The home’s climate may decide which underlayment works best for that house. For example, in colder weather where ice and snow are prevalent, synthetic underlayment may not be the best.

This is why TRI-BUILT Synthetic underlayment will be better all around than its primary competitor, felt.

Humidity can escape through the material and prevent water penetration. It can be expected to perform well in warm temperatures.

TRI-BUILT Synthetic Roofing Underlayment
TRI-BUILT Synthetic Roofing Underlayment

Furthermore, TRI-BUILT Synthetic underlayment offers incredible durability and wind resistance through adverse weather conditions and heavy roof traffic.

Believe that this will save you valuable time and money with fewer post-install maintenance requirements and less material damage.

Unlike conventional asphalt-saturated felts, this product can be utilized in impressively low climates without it getting hard to unroll or stiff. We also found that it does not crack, dry out or leach oils.

You can use TRI-BUILT Synthetic underlayment paired with Titanium PSU30 self-adhering underlayment to protect your establishment against ice damming.

The operating temperatures of TRI-BUILT Sand Self Adhering underlayment are -45°C to 90°C (-49°F to 194°F). While it can resist freezing, you must be reactivated to a minimum of 5°C (41°F) prior to installation. Protect from harsh weather or store in a dry, enclosed area under 120°F.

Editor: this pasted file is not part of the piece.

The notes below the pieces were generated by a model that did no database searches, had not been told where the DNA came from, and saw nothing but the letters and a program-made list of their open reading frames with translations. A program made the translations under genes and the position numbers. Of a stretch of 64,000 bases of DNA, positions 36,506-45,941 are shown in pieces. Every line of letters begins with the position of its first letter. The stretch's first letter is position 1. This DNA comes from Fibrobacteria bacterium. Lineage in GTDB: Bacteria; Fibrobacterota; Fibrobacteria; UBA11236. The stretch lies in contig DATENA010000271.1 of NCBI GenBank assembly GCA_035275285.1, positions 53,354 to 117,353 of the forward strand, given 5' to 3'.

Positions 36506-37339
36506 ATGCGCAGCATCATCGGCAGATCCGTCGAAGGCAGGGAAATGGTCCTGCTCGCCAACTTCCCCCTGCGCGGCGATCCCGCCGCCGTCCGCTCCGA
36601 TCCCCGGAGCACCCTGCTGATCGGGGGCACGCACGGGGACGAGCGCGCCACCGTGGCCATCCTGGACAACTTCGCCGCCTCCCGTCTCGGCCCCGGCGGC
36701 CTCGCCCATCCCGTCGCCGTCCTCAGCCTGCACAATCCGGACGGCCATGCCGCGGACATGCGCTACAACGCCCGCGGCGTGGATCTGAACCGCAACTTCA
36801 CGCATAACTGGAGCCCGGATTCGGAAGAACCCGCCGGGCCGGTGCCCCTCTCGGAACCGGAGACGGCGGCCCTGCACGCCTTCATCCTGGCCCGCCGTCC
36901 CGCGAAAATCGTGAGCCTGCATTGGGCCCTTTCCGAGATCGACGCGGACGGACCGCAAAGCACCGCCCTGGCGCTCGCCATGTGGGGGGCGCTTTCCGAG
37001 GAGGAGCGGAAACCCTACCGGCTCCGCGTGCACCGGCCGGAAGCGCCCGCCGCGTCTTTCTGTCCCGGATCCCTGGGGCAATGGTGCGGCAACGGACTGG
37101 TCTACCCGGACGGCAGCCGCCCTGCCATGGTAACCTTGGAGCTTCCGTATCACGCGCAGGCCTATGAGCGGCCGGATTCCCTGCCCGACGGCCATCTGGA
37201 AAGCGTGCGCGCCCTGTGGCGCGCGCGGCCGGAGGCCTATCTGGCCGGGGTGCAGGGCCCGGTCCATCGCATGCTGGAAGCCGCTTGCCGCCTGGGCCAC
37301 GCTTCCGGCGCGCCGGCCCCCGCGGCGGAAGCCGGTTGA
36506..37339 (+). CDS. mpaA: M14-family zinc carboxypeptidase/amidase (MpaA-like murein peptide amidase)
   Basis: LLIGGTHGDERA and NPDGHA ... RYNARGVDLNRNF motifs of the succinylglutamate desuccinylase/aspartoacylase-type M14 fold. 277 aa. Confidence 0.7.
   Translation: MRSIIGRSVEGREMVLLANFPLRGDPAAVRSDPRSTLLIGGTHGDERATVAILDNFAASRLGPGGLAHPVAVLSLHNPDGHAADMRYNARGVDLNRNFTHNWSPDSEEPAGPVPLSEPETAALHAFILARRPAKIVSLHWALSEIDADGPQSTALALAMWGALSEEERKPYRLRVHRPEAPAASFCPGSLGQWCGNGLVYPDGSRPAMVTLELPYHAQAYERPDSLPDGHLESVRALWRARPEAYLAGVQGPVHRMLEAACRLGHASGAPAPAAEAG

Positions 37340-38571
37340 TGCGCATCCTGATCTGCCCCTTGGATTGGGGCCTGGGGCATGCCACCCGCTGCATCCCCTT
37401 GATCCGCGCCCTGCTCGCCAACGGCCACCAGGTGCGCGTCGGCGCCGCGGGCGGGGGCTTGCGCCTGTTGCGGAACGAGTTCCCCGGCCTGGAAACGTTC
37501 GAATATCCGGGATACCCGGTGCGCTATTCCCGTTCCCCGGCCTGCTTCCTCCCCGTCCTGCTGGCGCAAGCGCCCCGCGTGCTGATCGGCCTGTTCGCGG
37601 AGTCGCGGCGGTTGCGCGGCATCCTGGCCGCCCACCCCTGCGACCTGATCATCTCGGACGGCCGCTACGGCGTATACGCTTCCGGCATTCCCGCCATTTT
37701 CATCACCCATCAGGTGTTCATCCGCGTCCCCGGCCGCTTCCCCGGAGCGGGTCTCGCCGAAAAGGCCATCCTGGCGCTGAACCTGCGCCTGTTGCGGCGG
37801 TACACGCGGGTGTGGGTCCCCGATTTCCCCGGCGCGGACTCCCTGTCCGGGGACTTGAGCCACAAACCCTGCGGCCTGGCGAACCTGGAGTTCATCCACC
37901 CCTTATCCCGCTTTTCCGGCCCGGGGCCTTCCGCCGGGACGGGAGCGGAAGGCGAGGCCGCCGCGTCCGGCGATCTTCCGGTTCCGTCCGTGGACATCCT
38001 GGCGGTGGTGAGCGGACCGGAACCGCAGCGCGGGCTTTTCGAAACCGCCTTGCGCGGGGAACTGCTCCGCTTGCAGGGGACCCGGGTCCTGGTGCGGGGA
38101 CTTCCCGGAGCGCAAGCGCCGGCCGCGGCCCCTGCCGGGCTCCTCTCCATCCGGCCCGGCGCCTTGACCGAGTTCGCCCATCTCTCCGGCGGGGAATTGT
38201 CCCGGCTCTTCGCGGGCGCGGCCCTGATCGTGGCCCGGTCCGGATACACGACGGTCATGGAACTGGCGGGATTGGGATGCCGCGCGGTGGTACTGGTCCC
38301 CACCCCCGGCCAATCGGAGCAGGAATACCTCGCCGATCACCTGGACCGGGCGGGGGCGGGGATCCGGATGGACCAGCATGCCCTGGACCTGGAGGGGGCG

For installation, make sure the surface and ambient temperatures are over 40°F to get the best results. Lower temperatures can force self-adhering layers to show less adhesion and stiffen until warmed more than 40°F.

  • Installation

TRI-BUILT synthetic underlayment is water, vapor, and air barrier and so must be set above a correctly ventilated space. Make sure you follow all building codes that apply to your geographic location and consider structure type before starting the project.

For slopes ranging between 2:12 and higher, the Synthetic underlayment must be laid out horizontally to the eave, keeping the printed side up. Vertical laps have to be 6” and horizontal laps 4” and anchored around an inch in the front edge.

In the case of low slope applications, the company recommends overlapping half plus an inch. TRI-BUILT Synthetic underlayment should not be used on slopes under 2:12.

You can use roofing hammers, and gas or pneumatic air-driven fasteners.